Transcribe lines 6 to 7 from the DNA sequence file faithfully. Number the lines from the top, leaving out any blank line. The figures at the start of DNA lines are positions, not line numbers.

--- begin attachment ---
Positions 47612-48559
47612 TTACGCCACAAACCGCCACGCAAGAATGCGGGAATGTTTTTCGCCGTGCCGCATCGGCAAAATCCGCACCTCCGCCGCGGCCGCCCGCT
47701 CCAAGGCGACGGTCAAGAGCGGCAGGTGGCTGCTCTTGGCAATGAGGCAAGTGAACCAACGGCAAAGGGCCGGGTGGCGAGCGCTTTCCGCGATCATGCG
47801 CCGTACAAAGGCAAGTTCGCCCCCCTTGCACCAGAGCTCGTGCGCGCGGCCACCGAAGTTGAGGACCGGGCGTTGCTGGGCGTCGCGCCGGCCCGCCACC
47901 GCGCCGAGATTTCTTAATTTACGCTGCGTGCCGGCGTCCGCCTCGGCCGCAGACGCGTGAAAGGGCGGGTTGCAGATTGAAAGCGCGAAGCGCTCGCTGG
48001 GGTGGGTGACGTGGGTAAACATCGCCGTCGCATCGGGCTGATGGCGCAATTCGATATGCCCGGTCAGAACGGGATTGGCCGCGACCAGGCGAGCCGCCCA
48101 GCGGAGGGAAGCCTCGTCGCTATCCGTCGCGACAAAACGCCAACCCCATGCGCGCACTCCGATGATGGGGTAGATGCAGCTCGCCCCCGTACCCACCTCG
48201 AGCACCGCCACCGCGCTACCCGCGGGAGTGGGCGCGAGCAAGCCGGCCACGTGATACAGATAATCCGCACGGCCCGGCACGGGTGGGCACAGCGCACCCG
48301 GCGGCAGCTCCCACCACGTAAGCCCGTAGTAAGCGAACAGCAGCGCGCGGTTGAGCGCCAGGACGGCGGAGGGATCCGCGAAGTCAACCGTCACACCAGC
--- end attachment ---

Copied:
48001 GGTGGGTGACGTGGGTAAACATCGCCGTCGCATCGGGCTGATGGCGCAATTCGATATGCCCGGTCAGAACGGGATTGGCCGCGACCAGGCGAGCCGCCCA
48101 GCGGAGGGAAGCCTCGTCGCTATCCGTCGCGACAAAACGCCAACCCCATGCGCGCACTCCGATGATGGGGTAGATGCAGCTCGCCCCCGTACCCACCTCG